Man found not guilty of Dublin murder by reason of insanity sent to Central Mental Hospital
A man found not guilty by reason of insanity of the murder of a 55-year old Dublin granddad has been committed to the Central Mental Hospital.
Dragos Nica (30), of Mourne Park, Skerries, Co Dublin had pleaded not guilty by reason of insanity to the murder of Michael Gannon at Mourne Park, Skerries, Co Dublin on November 14th, 2013.
The jury were told previously that on the evening of the attack, Mr Gannon was babysitting his daughter Jade's two young children and a neighbour's child at Jade's house in Mourne Park, next door to Mr Nica's house.
The court heard that Mr Nica knew Jade Gannon before the killing.
Mr Gannon was making dinner when one of the children told him a man was looking in the window of the living-room.
Mr Gannon opened the door and was stabbed to death by the accused man, the jury were told. The court heard that the accused delusionally believed he had been deliberately poisoned by Jade Gannon.
Taking to the stand at the Central Criminal Court today, Dr Sally Linehan told counsel for the State, Patrick Treacy SC, that Mr Nica suffers from paranoid schizophrenia.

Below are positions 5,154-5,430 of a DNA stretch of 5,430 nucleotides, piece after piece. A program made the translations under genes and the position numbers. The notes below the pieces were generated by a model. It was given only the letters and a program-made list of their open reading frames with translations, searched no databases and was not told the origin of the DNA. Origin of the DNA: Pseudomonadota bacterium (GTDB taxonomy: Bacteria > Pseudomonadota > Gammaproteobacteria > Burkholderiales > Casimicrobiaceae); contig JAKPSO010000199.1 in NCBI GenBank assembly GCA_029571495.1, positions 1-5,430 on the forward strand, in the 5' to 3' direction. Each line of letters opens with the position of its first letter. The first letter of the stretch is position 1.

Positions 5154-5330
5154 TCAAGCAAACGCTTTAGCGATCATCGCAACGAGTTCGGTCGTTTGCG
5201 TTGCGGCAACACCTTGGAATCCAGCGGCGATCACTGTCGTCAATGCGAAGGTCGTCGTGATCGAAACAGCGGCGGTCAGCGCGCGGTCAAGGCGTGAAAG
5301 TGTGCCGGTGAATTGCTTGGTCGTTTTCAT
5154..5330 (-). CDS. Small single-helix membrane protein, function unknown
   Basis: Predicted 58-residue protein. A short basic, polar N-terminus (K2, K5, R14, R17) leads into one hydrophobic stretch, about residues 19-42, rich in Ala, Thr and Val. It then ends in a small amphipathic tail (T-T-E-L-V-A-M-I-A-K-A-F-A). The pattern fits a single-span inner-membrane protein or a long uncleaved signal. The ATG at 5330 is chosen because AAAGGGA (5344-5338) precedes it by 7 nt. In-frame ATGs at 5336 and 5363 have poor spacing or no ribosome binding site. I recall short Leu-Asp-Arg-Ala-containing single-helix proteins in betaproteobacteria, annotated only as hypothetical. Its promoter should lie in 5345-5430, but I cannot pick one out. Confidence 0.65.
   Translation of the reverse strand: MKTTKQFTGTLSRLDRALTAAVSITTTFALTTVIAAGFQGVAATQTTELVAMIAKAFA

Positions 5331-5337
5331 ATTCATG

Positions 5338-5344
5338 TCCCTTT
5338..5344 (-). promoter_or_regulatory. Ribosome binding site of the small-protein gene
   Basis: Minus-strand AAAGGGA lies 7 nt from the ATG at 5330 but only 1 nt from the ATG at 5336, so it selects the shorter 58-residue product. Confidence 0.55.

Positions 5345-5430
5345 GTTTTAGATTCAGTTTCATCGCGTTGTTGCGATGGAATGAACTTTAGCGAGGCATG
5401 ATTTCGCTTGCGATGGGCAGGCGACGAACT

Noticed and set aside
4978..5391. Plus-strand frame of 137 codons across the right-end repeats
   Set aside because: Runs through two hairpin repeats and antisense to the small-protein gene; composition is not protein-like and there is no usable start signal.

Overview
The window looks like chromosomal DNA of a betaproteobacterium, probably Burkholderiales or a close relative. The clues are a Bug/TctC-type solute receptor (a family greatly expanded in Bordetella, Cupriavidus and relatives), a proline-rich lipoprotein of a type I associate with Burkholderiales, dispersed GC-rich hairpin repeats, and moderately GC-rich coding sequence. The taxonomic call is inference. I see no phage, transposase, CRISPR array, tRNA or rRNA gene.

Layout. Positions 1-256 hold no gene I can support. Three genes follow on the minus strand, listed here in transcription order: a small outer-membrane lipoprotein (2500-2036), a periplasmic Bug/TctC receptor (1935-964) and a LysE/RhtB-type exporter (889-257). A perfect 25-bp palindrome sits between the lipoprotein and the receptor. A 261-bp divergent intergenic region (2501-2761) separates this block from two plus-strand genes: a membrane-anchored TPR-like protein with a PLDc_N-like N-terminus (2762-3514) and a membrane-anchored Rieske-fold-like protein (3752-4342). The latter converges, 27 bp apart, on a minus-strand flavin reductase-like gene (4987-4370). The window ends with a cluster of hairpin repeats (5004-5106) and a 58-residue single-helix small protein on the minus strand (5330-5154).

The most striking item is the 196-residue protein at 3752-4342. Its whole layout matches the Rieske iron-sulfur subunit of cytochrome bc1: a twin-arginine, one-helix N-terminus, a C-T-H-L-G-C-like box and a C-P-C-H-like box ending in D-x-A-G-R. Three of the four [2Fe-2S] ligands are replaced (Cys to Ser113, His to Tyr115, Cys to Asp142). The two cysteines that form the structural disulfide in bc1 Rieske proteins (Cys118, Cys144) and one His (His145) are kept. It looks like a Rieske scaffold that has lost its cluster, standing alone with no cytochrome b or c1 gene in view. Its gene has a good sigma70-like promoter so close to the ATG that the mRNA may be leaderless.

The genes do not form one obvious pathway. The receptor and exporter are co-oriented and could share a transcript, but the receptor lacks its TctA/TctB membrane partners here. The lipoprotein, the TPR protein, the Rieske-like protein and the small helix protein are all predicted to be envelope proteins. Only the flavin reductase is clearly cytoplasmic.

"It is my view Mr Nica suffers from paranoid schizophrenia characterised by delusions and more commonly, hallucinations," she said.
Dr Linehan described Mr Nica as "polite" throughout interviews she carried out with him since he was found not guilty by reason of insanity.
"Mr Nica was well kempt, polite and his mood appeared normal," she continued.
Dr Linehan told the court that Mr Nica denied himself feeling depressed and that he continued to express abnormal beliefs.
"I did note that he did express abnormal beliefs leading to the index offence that he had been pricked in his finger," she said.
"He (Mr Nica) identified he had benefited from medication," she said.
She concluded: "Mr Nica is in receipt of multi disciplinary treatment and he remains in a secure unit."
Mr Justice Tony Hunt said that he is satisfied that Mr Nica requires treatment in a designated centre.
"Mr Nica (needs) to be medicated in a supervised way as opposed to by himself," he said.
"The special verdict was the only verdict available to them (the jury). I'm satisfied from the report that Mr Nica is suffering from a mental disorder and that the only way he can be treated is in a designated centre," he said.
"(I will) make an order committing him to the Central Mental Hospital," he said.
"This is a (verdict of) not guilty by reason of insanity. Families don't have the opportunity to give impact evidence," he added.
"I want them (Gannon family) to understand I understand the depth of this - it has been a very difficult procedure, in particular for the victims. For what it's worth, I wish them well," he said.
He concluded: "It's difficult for Mr Nica's families but their loss is not in tune with Mr Gannon's family."
By Anne Sharkey